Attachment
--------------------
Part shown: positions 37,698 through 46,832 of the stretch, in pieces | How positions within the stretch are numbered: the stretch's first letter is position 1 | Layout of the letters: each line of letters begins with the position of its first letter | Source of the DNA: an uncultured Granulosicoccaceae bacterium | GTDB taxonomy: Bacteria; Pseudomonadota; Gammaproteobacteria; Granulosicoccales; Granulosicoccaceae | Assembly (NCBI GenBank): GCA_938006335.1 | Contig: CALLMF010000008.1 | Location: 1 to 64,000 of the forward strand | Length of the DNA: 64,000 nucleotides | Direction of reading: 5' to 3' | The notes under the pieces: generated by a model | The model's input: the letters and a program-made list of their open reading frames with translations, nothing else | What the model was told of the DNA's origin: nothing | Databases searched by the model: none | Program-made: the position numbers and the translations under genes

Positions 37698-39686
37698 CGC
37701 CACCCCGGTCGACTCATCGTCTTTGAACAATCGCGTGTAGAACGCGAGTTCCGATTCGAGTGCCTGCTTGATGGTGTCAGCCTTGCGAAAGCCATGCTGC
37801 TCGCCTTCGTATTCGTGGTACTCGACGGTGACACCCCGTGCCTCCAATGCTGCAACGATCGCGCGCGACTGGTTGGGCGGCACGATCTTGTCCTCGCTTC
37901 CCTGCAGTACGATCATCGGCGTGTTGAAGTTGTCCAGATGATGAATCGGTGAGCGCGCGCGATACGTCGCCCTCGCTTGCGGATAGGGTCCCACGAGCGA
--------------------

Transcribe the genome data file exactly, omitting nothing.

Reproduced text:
Part shown: positions 37,698 through 46,832 of the stretch, in pieces | How positions within the stretch are numbered: the stretch's first letter is position 1 | Layout of the letters: each line of letters begins with the position of its first letter | Source of the DNA: an uncultured Granulosicoccaceae bacterium | GTDB taxonomy: Bacteria; Pseudomonadota; Gammaproteobacteria; Granulosicoccales; Granulosicoccaceae | Assembly (NCBI GenBank): GCA_938006335.1 | Contig: CALLMF010000008.1 | Location: 1 to 64,000 of the forward strand | Length of the DNA: 64,000 nucleotides | Direction of reading: 5' to 3' | The notes under the pieces: generated by a model | The model's input: the letters and a program-made list of their open reading frames with translations, nothing else | What the model was told of the DNA's origin: nothing | Databases searched by the model: none | Program-made: the position numbers and the translations under genes

Positions 37698-39686
37698 CGC
37701 CACCCCGGTCGACTCATCGTCTTTGAACAATCGCGTGTAGAACGCGAGTTCCGATTCGAGTGCCTGCTTGATGGTGTCAGCCTTGCGAAAGCCATGCTGC
37801 TCGCCTTCGTATTCGTGGTACTCGACGGTGACACCCCGTGCCTCCAATGCTGCAACGATCGCGCGCGACTGGTTGGGCGGCACGATCTTGTCCTCGCTTC
37901 CCTGCAGTACGATCATCGGCGTGTTGAAGTTGTCCAGATGATGAATCGGTGAGCGCGCGCGATACGTCGCCCTCGCTTGCGGATAGGGTCCCACGAGCGA